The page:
The topic of the class at the University of Alberta in Edmonton is a matter that Canada struggles with openly: how to atone for systemic racism against the country’s Indigenous people, and how to rebuild those relationships. Every week, thousands of people tune into watch Mr. Levy’s study group with professors including Tracy Bear, above.

“I’m learning a lot of this embarrassingly late in the game,” Mr. Levy said during the first discussion. “But ultimately these stories are crucial to the identity of our country.”

The sports world’s dance with coronavirus lands in Paris this weekend at the French Open. Between a spike in coronavirus cases in France and a shift from spring to fall play at Roland Garros, above, conditions are less than ideal for some players. Here’s what to watch.

In basketball, the Lakers are heading to the N.B.A. finals, where they’ll play either the Celtics or the Heat. Earlier this week, our columnist looked at the burden of the great expectations on LeBron James. We’re also watching the W.N.B.A. playoff games today. Sue Bird is hoping to secure a slot in the finals for the Seattle Storm.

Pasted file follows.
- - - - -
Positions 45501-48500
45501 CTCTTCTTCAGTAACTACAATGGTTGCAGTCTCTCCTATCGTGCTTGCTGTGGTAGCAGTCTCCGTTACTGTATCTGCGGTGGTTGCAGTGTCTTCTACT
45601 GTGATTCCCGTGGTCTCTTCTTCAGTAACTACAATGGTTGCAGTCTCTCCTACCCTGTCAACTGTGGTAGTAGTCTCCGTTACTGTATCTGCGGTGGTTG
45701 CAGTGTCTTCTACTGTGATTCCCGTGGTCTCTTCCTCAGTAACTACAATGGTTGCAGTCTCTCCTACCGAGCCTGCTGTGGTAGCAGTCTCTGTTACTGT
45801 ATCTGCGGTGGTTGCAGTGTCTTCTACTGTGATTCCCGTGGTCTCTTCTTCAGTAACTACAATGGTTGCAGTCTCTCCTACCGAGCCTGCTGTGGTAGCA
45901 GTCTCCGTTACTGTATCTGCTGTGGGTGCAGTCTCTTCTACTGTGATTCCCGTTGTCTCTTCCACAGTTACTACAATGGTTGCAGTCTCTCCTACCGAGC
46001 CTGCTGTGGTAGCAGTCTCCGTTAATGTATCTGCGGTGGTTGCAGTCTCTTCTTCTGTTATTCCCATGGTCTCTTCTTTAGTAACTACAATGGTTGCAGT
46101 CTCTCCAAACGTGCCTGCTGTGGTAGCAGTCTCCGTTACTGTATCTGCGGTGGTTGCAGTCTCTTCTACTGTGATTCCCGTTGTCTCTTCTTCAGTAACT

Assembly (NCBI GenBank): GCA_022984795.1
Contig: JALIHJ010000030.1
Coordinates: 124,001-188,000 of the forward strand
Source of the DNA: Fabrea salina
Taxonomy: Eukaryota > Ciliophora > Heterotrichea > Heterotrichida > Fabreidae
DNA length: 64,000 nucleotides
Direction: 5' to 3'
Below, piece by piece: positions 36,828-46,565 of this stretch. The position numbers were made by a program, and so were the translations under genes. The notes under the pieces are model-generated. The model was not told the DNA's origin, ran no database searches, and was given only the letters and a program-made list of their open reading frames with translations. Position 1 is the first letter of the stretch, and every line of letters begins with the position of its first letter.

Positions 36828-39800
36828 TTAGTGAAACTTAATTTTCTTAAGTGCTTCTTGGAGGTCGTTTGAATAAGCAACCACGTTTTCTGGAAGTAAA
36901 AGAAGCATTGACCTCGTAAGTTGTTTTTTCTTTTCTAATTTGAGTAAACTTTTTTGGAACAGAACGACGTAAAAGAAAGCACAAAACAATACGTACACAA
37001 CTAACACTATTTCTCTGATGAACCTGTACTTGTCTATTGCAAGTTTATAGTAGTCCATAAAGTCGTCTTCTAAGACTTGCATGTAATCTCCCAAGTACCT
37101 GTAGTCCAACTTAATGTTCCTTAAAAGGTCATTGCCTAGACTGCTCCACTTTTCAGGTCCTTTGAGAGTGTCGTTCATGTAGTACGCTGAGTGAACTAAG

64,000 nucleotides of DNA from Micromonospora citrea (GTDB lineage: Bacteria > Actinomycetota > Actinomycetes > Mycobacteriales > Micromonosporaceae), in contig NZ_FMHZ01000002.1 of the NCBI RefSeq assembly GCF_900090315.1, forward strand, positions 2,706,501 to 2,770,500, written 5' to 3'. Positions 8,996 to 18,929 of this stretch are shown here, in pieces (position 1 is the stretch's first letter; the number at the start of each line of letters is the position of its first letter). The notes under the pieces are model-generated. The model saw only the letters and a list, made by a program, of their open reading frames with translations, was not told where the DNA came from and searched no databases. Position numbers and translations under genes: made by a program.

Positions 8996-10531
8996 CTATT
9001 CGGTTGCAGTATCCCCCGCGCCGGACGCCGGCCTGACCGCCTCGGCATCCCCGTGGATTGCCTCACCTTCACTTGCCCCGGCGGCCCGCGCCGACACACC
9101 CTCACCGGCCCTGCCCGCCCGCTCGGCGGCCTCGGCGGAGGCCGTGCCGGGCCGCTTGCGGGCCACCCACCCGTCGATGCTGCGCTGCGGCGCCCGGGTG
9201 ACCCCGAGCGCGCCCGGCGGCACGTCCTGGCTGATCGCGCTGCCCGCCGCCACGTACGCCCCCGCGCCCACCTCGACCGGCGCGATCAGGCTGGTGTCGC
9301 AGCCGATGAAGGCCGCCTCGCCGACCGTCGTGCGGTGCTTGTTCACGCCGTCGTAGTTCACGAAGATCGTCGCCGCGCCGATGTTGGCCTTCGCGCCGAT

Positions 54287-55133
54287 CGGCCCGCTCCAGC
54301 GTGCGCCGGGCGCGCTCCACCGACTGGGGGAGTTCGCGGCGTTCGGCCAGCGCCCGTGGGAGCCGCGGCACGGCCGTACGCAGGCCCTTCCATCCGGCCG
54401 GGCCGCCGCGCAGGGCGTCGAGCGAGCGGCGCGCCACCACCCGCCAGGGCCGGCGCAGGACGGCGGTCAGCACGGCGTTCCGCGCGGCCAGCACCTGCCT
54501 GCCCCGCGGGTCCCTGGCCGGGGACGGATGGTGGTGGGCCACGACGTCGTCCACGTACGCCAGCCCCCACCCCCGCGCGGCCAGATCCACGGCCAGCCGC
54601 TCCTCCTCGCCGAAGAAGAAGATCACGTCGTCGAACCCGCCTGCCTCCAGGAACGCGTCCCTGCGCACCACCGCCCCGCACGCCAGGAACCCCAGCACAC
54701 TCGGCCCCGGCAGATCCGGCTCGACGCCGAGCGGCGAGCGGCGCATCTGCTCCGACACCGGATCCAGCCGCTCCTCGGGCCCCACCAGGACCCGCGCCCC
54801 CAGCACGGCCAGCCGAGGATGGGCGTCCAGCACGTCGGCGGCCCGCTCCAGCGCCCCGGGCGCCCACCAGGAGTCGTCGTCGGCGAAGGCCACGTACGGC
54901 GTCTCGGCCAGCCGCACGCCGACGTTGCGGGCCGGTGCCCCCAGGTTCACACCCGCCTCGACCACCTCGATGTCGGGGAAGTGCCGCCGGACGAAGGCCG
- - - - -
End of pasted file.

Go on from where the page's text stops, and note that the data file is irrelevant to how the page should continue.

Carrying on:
And in hockey, the Dallas Stars defeated the Tampa Bay Lightning in double overtime to force a Game 6 of the Stanley Cup.

The latest in our Close Read series examines one of the earliest stand-alone self-portraits in Western painting, from the German Renaissance painter Albrecht Dürer. It’s not exactly a welcoming image — the portrait is “supremely arrogant,” our critic writes.

The painting shows the beginning of a Renaissance conception of the self as a subjective individual, the author of one’s own life story.

Getting 12,000 feet up and away from it all. The pros and cons of swimming with a hammerhead. Finding resolve in New York six months into the pandemic. These and more great stories await in The Times Magazine’s Voyages issue.

Our editors also suggest these 11 new books, new songs from Jennifer Lopez and Maluma, above, and others, and what to watch on TV this weekend.

Have you been keeping up with the headlines? Test your knowledge with our news quiz. And here’s the front page of our Sunday paper, the Sunday Review from Opinion and our crossword puzzles.

What did you like? What do you want to see here? Let us know at [email protected]

Source: https://www.nytimes.com/2020/09/27/briefing/amy-coney-barrett-election-day-french-open-your-weekend-briefing.html

News – Amy Coney Barrett, Election Day, French Open: Your Weekend Briefing